Friday, April 23, 2010

Earache vinyl run-out groove inscriptions

Question: Hi Dig!

Recently, I bought some old Earache's vinyl records. After I took a close look at them I noticed that some of they have inscriptions near matrices. For example:

Scorn's Evanescence has 'Le sange et sur la lit' and 'It's's a...'
Entombed's Clandestine has 'Is it a bird, is it a flute?'
Napalm Death's Haromny Corruption has 'How chuffed' and 'What a bloody doss'
Napalm Death's Mass Appeal Madness has 'Swinging Thumb Jump Side' and 'Screaming Gai Side'.

Do you remember anything about those (and others) inscriptions like that? Could you provide some more information about them?

Thanks! From:

Answer: Yes I remember them well, these inscriptions were a fun part of the process in the mastering/cutting of Earache's vinyl records. The process of making a vinyl record is a lengthy and costly one, but would always start with me making a visit to a mastering/cutting studio in London. During the 90's about a dozen mastering houses existed, my only time at the famous Abbey Road studio was to cut the Napalm Death debut 'Scum'.I also visited Utopia, and The Exchange for a few of early masterings but eventually settled on one place.

Over a hundred of Earache's 90's vinyls were cut at one location - Transfermation studios (based in the Stock-Aiken-Waterman studio complex at Lant St, near Tower Bridge) and by one man- Noel Summerville (pictured above). He is the NS inscribed in the wax. Luckily, Noel had worked on many 1980's UK heavy metal records like Motorhead, so the extremely heavy fast music Earache was creating wasn't that alien to him. Besides that, Noel was also a very likeable fella, he turned what easily could have been a stressful experience, into a pleasant afternoon. Also I must mention the affable Irishman Richard Dowling who mastered the majority of early Earache CDs aswell. Note - this was in the era before the CD 'loudness war' broke out which affected the whole mastering scene.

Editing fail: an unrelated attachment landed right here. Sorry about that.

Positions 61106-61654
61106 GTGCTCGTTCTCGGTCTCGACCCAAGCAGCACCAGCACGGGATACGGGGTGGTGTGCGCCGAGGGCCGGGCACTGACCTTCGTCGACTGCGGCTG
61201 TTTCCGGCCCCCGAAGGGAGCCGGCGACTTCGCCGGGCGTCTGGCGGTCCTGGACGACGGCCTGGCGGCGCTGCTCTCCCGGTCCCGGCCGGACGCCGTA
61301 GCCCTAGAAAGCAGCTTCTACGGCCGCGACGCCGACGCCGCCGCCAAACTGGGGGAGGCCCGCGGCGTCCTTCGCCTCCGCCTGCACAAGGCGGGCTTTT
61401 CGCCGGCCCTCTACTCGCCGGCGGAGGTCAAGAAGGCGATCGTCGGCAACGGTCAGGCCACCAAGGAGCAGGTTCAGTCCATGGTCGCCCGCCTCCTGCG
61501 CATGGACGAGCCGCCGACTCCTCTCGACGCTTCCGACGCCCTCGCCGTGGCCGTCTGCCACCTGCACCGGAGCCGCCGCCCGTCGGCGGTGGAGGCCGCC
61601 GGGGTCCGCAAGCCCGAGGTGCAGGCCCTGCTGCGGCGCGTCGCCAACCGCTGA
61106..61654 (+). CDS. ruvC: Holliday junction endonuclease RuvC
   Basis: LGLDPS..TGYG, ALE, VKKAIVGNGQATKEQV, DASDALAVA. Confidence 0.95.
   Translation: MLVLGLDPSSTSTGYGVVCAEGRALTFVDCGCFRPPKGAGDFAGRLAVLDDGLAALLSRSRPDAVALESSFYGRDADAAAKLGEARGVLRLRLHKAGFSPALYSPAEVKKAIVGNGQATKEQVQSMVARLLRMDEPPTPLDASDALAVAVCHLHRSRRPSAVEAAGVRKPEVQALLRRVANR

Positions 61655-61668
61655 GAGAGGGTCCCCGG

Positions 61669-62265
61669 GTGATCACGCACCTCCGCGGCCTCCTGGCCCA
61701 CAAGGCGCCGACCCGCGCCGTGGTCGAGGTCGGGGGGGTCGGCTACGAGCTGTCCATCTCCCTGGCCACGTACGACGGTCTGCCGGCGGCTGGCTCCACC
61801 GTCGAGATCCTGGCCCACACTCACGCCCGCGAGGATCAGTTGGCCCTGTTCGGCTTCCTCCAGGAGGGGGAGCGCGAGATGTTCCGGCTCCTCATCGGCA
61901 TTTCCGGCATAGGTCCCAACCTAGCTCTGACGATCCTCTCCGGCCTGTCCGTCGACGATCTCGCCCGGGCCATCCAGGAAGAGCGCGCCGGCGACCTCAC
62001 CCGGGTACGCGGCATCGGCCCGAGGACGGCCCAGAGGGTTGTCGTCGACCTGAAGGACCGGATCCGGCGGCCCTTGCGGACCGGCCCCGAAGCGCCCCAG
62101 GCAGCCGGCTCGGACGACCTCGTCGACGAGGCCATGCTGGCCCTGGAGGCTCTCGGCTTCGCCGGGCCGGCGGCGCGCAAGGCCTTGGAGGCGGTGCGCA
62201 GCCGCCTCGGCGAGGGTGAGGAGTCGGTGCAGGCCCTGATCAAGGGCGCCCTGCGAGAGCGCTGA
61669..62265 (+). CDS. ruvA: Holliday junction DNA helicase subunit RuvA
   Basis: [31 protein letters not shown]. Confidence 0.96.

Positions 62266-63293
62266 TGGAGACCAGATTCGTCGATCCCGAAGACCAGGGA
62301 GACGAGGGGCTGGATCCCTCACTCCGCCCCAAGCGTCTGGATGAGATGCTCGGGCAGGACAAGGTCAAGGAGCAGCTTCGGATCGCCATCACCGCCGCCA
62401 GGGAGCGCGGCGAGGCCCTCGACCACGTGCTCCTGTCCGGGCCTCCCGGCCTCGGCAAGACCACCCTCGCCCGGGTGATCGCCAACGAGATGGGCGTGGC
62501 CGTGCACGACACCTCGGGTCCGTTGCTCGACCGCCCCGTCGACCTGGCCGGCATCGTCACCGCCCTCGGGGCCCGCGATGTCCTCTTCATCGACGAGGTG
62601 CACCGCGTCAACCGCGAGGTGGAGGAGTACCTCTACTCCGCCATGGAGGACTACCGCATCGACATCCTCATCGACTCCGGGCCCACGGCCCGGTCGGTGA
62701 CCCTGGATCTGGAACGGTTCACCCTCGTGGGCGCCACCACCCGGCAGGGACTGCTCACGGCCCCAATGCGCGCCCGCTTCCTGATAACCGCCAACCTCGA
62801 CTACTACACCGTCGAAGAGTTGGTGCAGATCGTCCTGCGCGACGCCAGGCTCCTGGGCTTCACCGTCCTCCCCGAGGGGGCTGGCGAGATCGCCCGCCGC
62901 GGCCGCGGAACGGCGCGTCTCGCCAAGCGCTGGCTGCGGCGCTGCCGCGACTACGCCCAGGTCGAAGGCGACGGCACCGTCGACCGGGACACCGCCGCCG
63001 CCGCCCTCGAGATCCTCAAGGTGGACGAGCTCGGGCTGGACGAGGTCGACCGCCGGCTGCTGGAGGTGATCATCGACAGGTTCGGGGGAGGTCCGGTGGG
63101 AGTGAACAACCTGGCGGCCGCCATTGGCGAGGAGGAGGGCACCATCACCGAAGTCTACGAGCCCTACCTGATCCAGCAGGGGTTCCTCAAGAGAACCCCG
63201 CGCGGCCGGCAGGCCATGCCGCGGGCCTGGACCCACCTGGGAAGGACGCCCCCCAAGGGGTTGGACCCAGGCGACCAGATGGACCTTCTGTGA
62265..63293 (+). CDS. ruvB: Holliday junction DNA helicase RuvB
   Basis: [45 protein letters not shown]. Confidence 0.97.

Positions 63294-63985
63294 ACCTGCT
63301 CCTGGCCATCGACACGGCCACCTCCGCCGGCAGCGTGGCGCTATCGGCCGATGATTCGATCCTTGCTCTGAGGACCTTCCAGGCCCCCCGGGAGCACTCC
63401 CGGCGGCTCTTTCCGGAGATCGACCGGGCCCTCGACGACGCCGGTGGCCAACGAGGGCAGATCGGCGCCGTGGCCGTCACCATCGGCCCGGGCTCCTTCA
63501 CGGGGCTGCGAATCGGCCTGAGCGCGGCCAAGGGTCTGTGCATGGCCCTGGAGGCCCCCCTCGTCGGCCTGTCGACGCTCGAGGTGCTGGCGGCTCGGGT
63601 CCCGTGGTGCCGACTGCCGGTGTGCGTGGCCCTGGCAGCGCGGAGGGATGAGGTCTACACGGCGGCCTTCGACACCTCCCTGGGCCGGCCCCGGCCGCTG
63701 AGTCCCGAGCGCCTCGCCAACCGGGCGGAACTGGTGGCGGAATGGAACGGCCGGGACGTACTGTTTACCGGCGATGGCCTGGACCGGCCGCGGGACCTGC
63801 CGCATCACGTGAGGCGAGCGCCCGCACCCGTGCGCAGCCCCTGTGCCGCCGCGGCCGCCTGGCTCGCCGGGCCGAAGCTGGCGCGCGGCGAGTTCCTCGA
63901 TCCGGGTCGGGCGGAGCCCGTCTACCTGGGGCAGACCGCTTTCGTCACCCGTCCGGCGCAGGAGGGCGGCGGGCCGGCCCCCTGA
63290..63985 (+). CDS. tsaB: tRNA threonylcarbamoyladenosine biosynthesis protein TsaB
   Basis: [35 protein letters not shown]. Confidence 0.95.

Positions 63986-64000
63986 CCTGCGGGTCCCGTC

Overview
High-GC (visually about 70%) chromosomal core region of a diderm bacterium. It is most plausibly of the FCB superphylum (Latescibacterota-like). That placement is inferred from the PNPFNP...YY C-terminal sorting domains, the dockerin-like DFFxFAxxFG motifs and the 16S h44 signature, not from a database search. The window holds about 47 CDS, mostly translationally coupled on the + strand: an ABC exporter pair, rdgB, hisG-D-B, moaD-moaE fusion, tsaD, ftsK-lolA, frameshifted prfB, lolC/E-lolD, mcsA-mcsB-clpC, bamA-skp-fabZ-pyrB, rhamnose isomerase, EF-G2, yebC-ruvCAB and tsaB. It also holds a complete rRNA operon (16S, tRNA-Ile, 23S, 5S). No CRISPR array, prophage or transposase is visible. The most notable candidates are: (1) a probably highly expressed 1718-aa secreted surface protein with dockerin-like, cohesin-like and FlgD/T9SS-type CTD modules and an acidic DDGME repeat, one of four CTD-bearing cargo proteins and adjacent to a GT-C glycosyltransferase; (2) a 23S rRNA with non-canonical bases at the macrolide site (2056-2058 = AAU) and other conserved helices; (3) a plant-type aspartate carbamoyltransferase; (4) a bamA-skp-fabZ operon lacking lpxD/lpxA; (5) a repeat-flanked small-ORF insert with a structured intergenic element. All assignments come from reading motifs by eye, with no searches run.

The cutting session would usually last all afternoon, at least 3-4 hours, and is a laborious process involving the mastering engineer physically cutting the music via a specialist acoustic lathe into a soft acetate 13inch disc. Getting the depth and width of the groove correct (deep grooves make it bassier, wider groove means louder) would require an expert eye and ear, and this was the talent of the mastering engineer. Many of the Earache recording sessions were extremely low budget but the expertise of Noel somehow made them sonically comparable to major-label-budget releases. Two acetates would be cut, also called laquers, for A and B sides - then would be sent off to be processed (involving dipping them in vats of molten silver oxide to make an inverse copy of the grooves) which would eventually produce the solid, hard metal plates to physically print the final vinyl which goes on sale.

The final part of the session after the A & B sides were cut would be the fun part for me. After the inscription into the run out groove of the catalog number - using a special diamond tipped pen - the engineer would ask for any other identifying marks or relevant info. It was common back then for bands to leave cryptic messages for fans on these run out grooves. Mostly these inscriptions were thought up on the spot by me, and are nothing profound. It's often just the stupid sayings which people in the band were chatting about around the time, captured on wax.

Noel is still available for mastering audio, via digital files - hire him at


Mugsey said...

Noel did an incredible job on Autechres 'Quaristice'.

Anonymous said...

Hi ask Earache
Just to let you know I'm still in mastering based in Ireland.


Richard Dowling